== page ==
research: Fungal molecular biology and genetics


Understanding an organism’s response to external stimuli as it relates to host-pathogen interactions is essential to gaining insight into the pathogenesis of disease. The fungus that we work with, Cryphonectria parasitica, serves as an excellent model system for studying such interactions both at the plant-fungal interface as well as the virus-host level. This plant pathogen is responsible for chestnut blight, a disease that resulted in the loss of approximately 4 billion American chestnut trees in the early 20th century.

We are very fortunate to be funded by the National Science Foundation:

MCB-0718735 (2007 - 2011)

MCB-1051453 (2011 - 2015)

In the laboratory C. parasitica can be easily cultured and manipulated, which allows us to ask basic but directed questions about its behavior and development. C. parasitica can itself be infected by an RNA virus and a virus-infected strain exhibits a number of changes from an uninfected one, the most striking of which is a reduction in the ability to cause significant damage to chestnut. Because of the reduction in fungal virulence, we call this virus a “hypovirus”.

Since we can genetically modify both the hypovirus and the fungus, we have a powerful system that permits us to explore the interactions of an RNA virus and its eukayotic host. Also, the hypovirus provides a tool to investigate molecular mechanisms of plant pathogenesis as well as other behavior and developmental pathways in C. parasitica.

Research in my laboratory covers techniques in molecular biology, biochemistry, genetics and “omics” (genomics, transcriptomics and metabolomics). We are in the process of identifying genes important in various signaling pathways in the fungus that control how this organism responds to external stimuli - an essential ability for pathogenesis but also a feature compromised by virus infection. We identify genes of interest via comparative genomic and classical genetic methods and test hypotheses about the functions of the proteins they make.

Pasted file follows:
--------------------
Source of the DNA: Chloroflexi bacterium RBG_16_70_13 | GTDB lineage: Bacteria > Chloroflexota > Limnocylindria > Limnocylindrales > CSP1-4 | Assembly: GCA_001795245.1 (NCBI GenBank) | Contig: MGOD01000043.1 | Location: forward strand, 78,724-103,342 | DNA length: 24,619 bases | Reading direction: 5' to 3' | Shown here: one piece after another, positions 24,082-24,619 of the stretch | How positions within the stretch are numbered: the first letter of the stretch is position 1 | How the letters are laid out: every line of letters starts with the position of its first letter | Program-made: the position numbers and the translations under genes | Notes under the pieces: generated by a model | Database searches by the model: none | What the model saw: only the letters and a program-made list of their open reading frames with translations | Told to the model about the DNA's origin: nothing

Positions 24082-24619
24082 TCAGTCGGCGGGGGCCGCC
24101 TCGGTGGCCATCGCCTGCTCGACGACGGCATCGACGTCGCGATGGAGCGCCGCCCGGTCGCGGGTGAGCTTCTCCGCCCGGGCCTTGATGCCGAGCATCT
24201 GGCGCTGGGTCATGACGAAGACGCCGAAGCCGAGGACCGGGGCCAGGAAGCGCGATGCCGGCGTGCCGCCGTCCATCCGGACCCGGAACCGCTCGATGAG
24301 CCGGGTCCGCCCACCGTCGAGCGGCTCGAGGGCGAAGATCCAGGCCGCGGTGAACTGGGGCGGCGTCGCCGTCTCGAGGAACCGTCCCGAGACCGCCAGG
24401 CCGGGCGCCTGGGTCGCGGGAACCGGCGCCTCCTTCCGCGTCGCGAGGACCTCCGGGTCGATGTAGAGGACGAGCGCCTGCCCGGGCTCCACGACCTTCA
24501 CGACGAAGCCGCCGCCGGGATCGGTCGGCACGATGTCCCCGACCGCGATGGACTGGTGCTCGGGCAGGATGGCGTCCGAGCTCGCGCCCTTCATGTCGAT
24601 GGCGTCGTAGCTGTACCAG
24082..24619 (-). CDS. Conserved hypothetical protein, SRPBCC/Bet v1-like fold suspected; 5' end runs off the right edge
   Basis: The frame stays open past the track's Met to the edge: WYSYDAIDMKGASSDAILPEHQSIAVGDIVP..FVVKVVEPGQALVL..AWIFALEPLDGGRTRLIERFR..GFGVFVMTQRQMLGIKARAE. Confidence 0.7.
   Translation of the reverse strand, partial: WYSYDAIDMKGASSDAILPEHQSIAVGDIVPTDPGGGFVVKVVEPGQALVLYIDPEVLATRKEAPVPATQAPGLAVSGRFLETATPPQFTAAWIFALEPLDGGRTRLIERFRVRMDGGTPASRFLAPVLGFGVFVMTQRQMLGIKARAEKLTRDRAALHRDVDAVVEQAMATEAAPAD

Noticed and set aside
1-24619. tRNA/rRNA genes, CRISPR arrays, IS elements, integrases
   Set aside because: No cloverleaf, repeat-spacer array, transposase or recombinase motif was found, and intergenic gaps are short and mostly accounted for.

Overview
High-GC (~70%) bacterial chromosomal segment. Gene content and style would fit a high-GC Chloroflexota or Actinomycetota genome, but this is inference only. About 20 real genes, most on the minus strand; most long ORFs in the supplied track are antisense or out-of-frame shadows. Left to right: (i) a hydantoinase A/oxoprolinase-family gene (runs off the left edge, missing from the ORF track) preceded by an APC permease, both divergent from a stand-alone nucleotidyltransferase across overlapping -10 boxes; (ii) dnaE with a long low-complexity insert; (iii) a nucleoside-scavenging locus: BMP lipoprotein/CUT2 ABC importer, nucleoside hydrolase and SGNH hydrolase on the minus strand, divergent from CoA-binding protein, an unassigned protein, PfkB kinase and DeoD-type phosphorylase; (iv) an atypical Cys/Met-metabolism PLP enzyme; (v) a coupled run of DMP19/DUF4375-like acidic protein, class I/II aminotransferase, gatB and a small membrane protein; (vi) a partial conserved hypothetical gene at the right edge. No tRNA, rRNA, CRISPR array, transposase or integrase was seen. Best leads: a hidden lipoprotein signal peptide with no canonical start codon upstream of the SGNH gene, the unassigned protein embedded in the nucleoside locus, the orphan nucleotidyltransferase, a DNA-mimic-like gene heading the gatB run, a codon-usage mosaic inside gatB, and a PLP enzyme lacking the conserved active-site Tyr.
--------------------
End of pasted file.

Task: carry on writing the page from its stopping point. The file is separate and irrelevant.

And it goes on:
Current and recent projects include:

  1. 1.Understanding the pathways that control anastomosis (the ability of two fungal colonies to fuse, a process important for virus transfer), and the identification of stimuli that trigger an incompatible response (see the recent paper in Genetics).

  2. 2.Developing structural models for untranslated regions of the viral genome using RNase digestion and computation modeling (see paper in Virus Research, 2011).

  3. 3.Investigating other physiological responses to virus infection including response to light, alterations that the virus causes to central metabolic pathways (published in 2009 in Microbiology) and developing new molecular tools for the organism, such as an inducible promoter system (published in 2009 in Applied and Environmental Microbiology).

  4. 4.Analyzing the post-translational modifications of a phosducin-like protein called BDM-1 that is required for G-protein signaling (see 2010 paper in Molecular Microbiology).

See the publications page for all the latest developments.

Canker size produced by wild type and hypovirulent C. parasitica. From Dawe and Nuss, Ann. Rev. Genet, 2001.


A C. parasitica colony of strain EP155 at approximately one week.


Link to the Cryphonectria genome project


Gene knock-outs that affect pigmentation and sporulation. See Salamon et al., 2010.


Controlled expression of a reporter protein under different culture conditions. See Willyerd et al., 2009.